(Above: Detail from “Forest Nativity,” an oil-on-canvas painting by Eugene artist Benjamin Terrell. His work is on display at the Springfield Museum; photos by Paul Carter)

By Randi Bjornstad

Eugene artist Benjamin Terrell describes his current foray in the painting world as “exploring landscapes of the unknown.”

“I don’t plan out my paintings too much,” Terrell said. “I can draw, but I don’t rely on that, because I want to take a more childlike approach in which there is magic and beauty — I want to end up with things I don’t plan, in terms of colors, motifs, animals.”

Like writers, painters often are advised to “paint about what you know,” an admonition that Terrell said he doesn’t follow.

“I think the truth often comes more from what you don’t know than what you do,” he said. “It’s a balance of the intentional and the non-intentional that helps keep me creative.”

Most of the canvases in “Come Into This World, Terrell’s show at the Springfield Museum, are large, abstract and shimmering with color, a characteristic Terrell’s partner, Claudia Ponton, admires.

The couple met at the White Lotus Gallery, where Ponton worked, and each separately had known the gallery owners for more than 20 years.

Detail from “This Nameless Wilderness,” an oil-on-canvas by Eugene artist Benjamin Terrell. (Photo by Paul Carter for eugenescene.org)

“One day they told me I should see his paintings, and we just kind of hit it off instantaneously,” she said. “To me, the ‘magicalness’ Benjamin’s work is that he has the freedom of expression to let his art become what it is intended to be.”

Terrell has been surrounded by art from early childhood. He was born in Portland, but the family moved to Memphis, Tenn., when he was young. His parents and brother all were working journalists, and his mother also painted. Once in Memphis, important for its music industry, “I became a music guy,” he said. “Those were the Blues times in Memphis.”

After graduating from high school, he attended the Art Institute of Chicago. “I was accepted on the basis of a sketchbook,” Terrell said with a laugh. “It was a funny time to be there, in the ’80s — David Sedaris was my writing teacher — it was a funky time in Chicago.”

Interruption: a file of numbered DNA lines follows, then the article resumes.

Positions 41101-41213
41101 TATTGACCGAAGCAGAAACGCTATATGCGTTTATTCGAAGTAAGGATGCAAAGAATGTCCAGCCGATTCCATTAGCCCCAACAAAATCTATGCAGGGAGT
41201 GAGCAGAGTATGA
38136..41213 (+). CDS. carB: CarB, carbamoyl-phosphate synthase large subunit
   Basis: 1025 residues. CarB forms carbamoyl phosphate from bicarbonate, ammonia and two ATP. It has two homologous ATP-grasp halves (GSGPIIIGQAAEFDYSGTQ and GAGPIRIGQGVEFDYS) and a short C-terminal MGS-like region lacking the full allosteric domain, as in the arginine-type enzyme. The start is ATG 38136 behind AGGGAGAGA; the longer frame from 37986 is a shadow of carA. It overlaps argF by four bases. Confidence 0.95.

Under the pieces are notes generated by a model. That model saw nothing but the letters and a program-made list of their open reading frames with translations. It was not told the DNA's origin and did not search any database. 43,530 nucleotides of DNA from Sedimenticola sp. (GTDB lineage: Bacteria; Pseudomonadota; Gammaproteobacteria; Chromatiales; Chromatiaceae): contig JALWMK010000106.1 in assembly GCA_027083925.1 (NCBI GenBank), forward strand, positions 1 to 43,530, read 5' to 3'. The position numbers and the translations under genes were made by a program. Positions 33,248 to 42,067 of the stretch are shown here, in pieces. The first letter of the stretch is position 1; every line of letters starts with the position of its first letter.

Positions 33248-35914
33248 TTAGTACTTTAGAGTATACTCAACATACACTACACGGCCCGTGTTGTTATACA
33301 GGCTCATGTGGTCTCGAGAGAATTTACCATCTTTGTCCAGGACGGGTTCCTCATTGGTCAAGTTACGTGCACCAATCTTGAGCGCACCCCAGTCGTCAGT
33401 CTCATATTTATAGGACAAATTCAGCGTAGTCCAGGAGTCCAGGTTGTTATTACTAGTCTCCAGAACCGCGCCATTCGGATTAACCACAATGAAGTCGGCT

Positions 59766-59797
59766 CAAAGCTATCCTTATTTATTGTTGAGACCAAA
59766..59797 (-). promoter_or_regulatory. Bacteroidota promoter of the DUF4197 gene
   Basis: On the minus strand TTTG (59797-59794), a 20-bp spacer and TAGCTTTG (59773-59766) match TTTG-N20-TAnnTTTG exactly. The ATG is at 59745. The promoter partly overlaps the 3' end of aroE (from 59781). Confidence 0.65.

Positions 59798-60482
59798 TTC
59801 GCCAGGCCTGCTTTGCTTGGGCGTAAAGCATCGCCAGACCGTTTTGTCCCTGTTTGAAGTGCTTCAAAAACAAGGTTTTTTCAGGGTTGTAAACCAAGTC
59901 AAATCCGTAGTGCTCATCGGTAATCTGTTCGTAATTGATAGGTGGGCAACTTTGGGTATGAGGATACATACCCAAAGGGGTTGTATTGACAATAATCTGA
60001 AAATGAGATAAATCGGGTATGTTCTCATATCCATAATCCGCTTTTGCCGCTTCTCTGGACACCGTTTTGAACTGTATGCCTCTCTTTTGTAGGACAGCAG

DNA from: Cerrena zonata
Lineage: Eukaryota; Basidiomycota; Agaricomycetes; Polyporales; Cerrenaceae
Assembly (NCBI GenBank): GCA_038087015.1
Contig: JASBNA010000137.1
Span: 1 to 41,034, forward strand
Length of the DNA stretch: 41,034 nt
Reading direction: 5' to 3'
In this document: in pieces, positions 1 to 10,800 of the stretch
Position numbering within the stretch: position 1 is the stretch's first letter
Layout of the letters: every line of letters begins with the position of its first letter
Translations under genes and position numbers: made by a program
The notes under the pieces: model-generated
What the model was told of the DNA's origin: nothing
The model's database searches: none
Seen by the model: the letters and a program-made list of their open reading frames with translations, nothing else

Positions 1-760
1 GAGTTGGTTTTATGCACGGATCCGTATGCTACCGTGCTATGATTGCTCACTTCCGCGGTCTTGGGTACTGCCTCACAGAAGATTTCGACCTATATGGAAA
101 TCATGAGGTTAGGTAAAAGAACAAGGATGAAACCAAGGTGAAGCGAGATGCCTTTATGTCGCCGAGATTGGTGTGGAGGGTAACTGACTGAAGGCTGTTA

He returned to Oregon about 20 years ago, working in area record shops long enough to be be able to have his own business, CD/Game Exchange. He now owns Epic Seconds at 30 E. 11th Ave. in downtown Eugene. The store specializes in vinyl records, but Terrell said cassette tapes also are making a comeback,  especially among the younger crowd.

His view of music is a bit like his view of painting.

“I think people want to experience music the same way they want to experience art — they don’t want a shallow connection — they want to see it, feel it and enjoy some kind of tactile reaction,” Terrell said. “And they also really like being around other people, learning from each other and feeling a sense of community.”

He calls himself “kind of a ‘low-fi’ guy.”

With digital sound, “You kind of lose the highs and lows,” Terrell said. “When I hear music, I want to hear it all — I want to feel its emotion. I want to emulate the same thing in my painting — I want it to feel beautiful.”

Come Into This World

When: Through March 3

Where: Springfield Museum, 590 Main St. in downtown Springfield

Hours: 11 a.m. to 4 p.m., Thursday through Saturday

Admission: Free

Information: 541-726-3677,  springfield-museum.com or Benjamin Terrell on Facebook

Eugene artist Benjamin Terrell has a show of his vibrant oil paintings at the Springfield Museum through March 3. (Photo by Paul Carter for eugenescene.org)